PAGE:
Live-in property & pet caretaker needed. Four-year minimum. Background check required. Generous compensation. Marriage of convenience required.
The moment that Wyett Villin read the ad on her local community page, she knew that it would be perfect. It didn’t matter how big the house was, what kinds of animals she had to take care of, or what the compensation was. She didn’t give a flip as long as it got her out of her childhood home and away from the person that she despised the most.
Only, she had no clue that by accepting the position, she would be agreeing to watch over the mini-mansion and two large dogs of Hunt McJimpsey, computer hacker extraordinaire, sexy nerd, and convicted felon of Souls Chapel, Texas.
She meant to make her life easier, not complicate it more.
• • •
Hunt McJimpsey was careful. He knew exactly what he was doing, and practically planned every single step that he took to make sure that he always had his tracks covered.
But one single mistake costs him ten years of his life, and if he’s going to go down for the crime, he might as well make it spectacular.
Three years into his prison sentence, he’s a changed man, and definitely not for the better. He’s harder, angrier, and even more brilliant and conniving than before he went in.
He thinks that by keeping up with his dogs’ babysitter, his property caretaker, and reluctant wife, that he’s only doing his due diligence as a responsible person. Only, what starts out as curiosity about what’s going on with his property turns into genuine like for the woman that is caring for what means the most to him.
When an opportunity to get out of the hellhole known as prison arises, and the only thing he has to do is join a motorcycle club and sign some of his free time away to help those less fortunate, he jumps at the chance.
Not only because he’s ready to get the hell out of prison, but because he’s ready to meet the woman that he’s been falling for, one visit a month, for the last three years.
Hackers gonna hack.
Four years ago
I blinked, surprised to find myself staring into dark brown eyes.
“No problem,” I murmured, my day all but forgotten as I looked down into her eyes. My gaze traveled over her face.
She had really long eyelashes. Like, so long that I wondered if they were fake.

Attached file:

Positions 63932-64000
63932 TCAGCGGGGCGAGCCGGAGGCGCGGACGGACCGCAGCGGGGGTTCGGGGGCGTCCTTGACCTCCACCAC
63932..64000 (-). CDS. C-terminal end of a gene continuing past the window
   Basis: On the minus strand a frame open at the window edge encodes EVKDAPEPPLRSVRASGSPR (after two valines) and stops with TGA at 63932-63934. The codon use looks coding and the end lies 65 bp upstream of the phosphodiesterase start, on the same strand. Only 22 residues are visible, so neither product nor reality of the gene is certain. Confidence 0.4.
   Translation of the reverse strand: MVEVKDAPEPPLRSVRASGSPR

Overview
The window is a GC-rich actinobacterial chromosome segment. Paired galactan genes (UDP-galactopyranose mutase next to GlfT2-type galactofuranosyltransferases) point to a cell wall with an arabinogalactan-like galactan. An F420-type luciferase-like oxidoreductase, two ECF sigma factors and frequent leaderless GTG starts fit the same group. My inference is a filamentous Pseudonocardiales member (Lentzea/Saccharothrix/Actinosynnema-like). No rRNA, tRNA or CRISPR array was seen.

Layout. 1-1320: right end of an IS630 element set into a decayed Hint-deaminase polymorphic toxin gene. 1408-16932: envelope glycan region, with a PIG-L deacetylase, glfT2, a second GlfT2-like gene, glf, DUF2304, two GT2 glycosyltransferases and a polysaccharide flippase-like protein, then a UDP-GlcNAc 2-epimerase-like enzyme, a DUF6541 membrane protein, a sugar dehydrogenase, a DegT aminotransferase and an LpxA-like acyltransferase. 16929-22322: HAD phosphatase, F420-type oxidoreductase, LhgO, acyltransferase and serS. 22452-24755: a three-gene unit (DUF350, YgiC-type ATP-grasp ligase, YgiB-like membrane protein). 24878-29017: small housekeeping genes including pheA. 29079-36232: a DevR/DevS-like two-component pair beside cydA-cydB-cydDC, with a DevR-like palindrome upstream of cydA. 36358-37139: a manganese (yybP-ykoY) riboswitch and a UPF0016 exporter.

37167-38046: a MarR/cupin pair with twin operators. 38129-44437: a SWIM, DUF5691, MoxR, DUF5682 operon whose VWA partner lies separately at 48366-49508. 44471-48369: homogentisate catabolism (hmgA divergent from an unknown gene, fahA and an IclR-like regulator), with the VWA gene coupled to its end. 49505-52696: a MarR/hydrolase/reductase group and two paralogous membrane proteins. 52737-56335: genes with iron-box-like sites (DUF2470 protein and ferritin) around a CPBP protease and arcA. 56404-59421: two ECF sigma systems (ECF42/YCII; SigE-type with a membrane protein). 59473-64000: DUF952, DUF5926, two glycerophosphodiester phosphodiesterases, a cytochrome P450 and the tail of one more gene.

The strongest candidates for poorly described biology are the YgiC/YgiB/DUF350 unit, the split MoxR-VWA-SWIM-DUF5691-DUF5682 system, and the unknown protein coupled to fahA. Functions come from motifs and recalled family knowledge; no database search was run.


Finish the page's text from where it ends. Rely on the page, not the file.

If I reached forward and grabbed them, would they come off in my hand?
I couldn’t stop myself from asking.
“Are your eyelashes real?” I blurted.
Most people would be turned off immediately by my bluntness.
I’d found, over time, that my blatant disregard for propriety didn’t endear me to many people, especially women that were asked about whether their eyelashes were fake or not.
“Yeah,” she said. “They are. Why? Do they not look real?”
“They’re so long that they kind of make me think that they’re not. Can I pull them?” I found myself asking.
So I didn’t interact with people all that much.
I thrived behind a computer. When I was out in public, among the human population, I found myself being awkward, annoying, and overbearing.
People did not like me in real life.
Something in which I had been told multiple times today.
“Sure.” She grinned. “Go ahead.”
When I reached forward and did just that, I think she was surprised.
Did she think that I was kidding?
But the only thing to come off when I reached for her eyelashes was a bit of mascara and one tiny hair.
I looked down at it on my calloused finger, made a wish, and blew it off.
When I opened my eyes again, she was walking away, sipping her coffee as she did.
My eyes took in the rest of her as she swayed her hips to and fro.
She was short. Well, not really short. More of a regular-sized woman, if I had to admit. But she was short compared to my six-foot-four.
She looked over her shoulder, and the movement caused her highlighted brown hair to slip over her shoulder and fall in a wave down her back. It almost reached mid-shoulder. Not super long, but not short, either.
She grinned at me, and I was struck again by her eyes.
Her eyes were the most gorgeous shade of brown I’d ever seen—like my favorite type of chocolate—and they were covered by the longest eyelashes that I’d ever had the chance to pull.
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